*n**α*and declination

*δ*of the pulsar as follows,

In order to analyse the error coming from simplifying Equation (5) to Equation (6), the TOA of two samples which are located 300 km and 20,000 km away from Mars respectively are computed over the period of three Mars years. The result of Equation (5) is computed by quadruple precision and that of Equation (6) is computed by double precision.

Figure 2 gives the comparison results between Equation (5) and Equation (6). Figure 2 shows that the maximum TOA error of the orbit location with Mars 300 km away between Equation (5) and with Equation (6) is less than 0·7 ns, and the maximum TOA error of the orbit location with Mars 20,000 km away is less than 3 ns. So, the method using simplified Equation (6) to compute TOA is practicable.

Equation (6) is the X-ray pulsar measurement model in the Mars centre inertial coordinate, which is very simple and convenient for on board computing. The partial derivative of the X-ray pulsar measurement with respect to state variables is as follows

### 2.3. Optical measurement

If there are a Martian moon and more than three background stars caught in an image taken by the on board optical sensor, the angles between the Martian moon and the background stars can be obtained. The unit vector of the Martian moon **
n
**

_{p}(

*x*

_{np},

*y*

_{np},

*z*

_{np}) can be obtained in the probe centre inertial coordinate system from more than three angles. The right ascension

*α*and declination

*δ*are:

In the Mars centre inertial coordinate system, **
r
**(

*x, y, z*) is the position vector of the probe, and

*r*_{m}(

*x*

_{m},

*y*

_{m},

*z*

_{m}) is that of the Martian moon. Then,

*r*_{p}(

*x*

_{p},

*y*

_{p},

*z*

_{p}) =

*r*_{m}–

**is the position vector of the Martian moon in the probe centre inertial coordinate system, and the measurement model of right ascension**

*r**α*and declination

*δ*are obtained.

The partial derivative of right ascension *α* and declination *δ* with respect to state variables are as follows

### 2.4. Estimation methods

Generally, for space navigation, the sequential processing algorithm is usually used for on board estimation. So, two sequential processing algorithms including Extended Kalman Filter (EKF) and Unscented Kalman Filter (UKF) are selected to be applied and compared in this paper. One can refer to the pioneering work of Kalman (Reference Kalman1960) and Kalman and Bucy (Reference Kalman and Bucy1961) for EKF and many improvements have been proposed (Bar-Itzhack and Medan, Reference Bar-Itzhack and Medan1983). EKF is still adopted extensively in autonomous navigation (Xiao et al., Reference Xiao, Wu, Fu and Zhang2015). The UKF is a new filtering algorithm for nonlinear systems invented by Julier and Uhlmann (Reference Julier and Uhlmann1997). The state transition matrix and the Jacobi matrices of the dynamical equations and observation equations, necessary to EKF, are not required for UKF. The key point of the UKF is based on an Unscented Transformation (UT) which uses a set of appropriately chosen weighted points to parameterise the mean and covariance of the probability distributions. A detailed description of the UKF theory can be found in Julier and Uhlmann (Reference Julier and Uhlmann2004).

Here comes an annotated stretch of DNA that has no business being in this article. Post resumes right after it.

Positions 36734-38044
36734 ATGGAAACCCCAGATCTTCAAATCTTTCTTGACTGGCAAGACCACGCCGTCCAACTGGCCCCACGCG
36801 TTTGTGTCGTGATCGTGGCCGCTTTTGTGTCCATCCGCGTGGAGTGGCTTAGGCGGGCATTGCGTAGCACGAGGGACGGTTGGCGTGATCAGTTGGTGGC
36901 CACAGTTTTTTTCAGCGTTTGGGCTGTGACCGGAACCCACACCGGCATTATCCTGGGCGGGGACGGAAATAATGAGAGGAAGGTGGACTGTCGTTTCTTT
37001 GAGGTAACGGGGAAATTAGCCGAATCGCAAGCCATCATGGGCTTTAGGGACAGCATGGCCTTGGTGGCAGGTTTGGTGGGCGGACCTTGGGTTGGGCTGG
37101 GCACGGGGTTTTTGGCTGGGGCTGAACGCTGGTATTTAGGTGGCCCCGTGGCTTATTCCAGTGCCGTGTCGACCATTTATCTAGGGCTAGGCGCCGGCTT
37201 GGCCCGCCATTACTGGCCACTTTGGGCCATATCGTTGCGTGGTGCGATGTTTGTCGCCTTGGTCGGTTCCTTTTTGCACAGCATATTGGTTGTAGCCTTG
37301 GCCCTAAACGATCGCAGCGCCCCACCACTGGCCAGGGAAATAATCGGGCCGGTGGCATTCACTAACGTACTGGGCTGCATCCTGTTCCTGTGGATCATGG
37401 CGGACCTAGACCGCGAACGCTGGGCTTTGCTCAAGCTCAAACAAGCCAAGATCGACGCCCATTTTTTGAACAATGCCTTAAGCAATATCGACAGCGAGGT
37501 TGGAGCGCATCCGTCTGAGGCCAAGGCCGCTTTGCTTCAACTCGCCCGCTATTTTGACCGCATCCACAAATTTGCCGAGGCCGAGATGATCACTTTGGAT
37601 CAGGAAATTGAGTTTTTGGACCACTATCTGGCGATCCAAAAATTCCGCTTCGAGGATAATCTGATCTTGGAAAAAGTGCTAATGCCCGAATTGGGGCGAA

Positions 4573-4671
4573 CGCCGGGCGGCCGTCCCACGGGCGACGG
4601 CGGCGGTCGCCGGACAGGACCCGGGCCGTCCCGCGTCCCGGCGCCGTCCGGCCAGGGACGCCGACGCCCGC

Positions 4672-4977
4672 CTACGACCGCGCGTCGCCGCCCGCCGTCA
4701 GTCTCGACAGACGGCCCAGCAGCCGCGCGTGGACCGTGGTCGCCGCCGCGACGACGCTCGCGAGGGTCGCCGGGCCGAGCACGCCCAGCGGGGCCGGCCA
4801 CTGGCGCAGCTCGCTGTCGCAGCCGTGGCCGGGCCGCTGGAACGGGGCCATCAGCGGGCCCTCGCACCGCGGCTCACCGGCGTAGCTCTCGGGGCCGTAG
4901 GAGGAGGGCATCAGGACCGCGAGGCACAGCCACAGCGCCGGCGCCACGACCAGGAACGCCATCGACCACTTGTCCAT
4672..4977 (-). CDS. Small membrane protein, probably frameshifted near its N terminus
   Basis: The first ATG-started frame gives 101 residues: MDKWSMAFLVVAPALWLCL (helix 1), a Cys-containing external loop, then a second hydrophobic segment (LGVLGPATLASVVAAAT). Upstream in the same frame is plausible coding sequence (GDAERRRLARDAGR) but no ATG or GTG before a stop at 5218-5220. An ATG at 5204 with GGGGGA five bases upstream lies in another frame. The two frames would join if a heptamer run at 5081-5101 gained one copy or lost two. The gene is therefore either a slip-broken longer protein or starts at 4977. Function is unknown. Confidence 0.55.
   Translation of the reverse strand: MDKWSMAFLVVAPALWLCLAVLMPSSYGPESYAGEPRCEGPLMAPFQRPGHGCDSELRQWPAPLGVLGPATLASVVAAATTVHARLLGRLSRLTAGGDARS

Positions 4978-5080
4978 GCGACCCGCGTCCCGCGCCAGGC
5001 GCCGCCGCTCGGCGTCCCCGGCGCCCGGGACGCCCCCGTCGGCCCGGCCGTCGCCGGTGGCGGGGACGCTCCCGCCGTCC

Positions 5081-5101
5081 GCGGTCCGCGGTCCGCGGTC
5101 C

## 3. SIMULATION

### 3.1. Scenario Setting

We set two scenarios as samples to substantiate our methods. The first example is a Low Mars Orbit (LMO) with a high-inclination scenario (*a* = 3696 km, *e* = 0·001, *i* = 75°) and the second is a High Mars Orbit (HMO) with a low-inclination scenario (*a* = 20430 km, *e* = 0·001, *i* = 0°) in a Mars-Centre inertia system. Table 2 lists the initial positions and velocities of the probes in the two scenarios, which are projected onto the J2000·0 Mars-equator coordinate system.

In order to analyse the propagating errors of the simplified model, the position differences between model-1 and model-2 are compared in Figures 3 and 4. The figures show that the position errors due to dynamics model error of HMO are several tens of metres for three days’ propagation. As to LMO, the position error for three days’ propagation is several tens of kilometres.

A single X-ray pulsar sensor is loaded and its direction can be adjusted to point to an arbitrary pulsar, so a few pulsars with different right ascension and declination that scatter on the celestial sphere are adequate to be observed for navigation. In this paper, three pulsars are selected as navigation sources, and their parameters are listed in Table 3. Δα and Δδ are the direction error of the pulsars in the simulation. Liu et al. (Reference Liu, Ma, Tian, Kang and Paul2010) analysed an X-ray pulsar navigation method for spacecraft with pulsar direction error.

### 3.2. Visibility Analysis

Suppose the attitude mode of a probe orbiting Mars is the Mars nadir pointing mode (the *Z* axis always directs towards Mars’ centre), and the X-ray pulsar sensor loaded on –*Z* panel of the probe. In the attitude mode, if the angle between the –*Z* axis (directs to zenith) and the vector from a pulsar to the probe is less than 90°, the pulsar can be observed. If more than two pulsars were observed, the pulsar with the smaller angle will be selected to be observed. Also, the Sun should be out of the field of view of the navigation X-ray sensor. According to above visibility condition, three pulsars (B0531 + 21, B1821 – 24, B1937 + 21) can guarantee that at least one of them is observed by the probe at all times.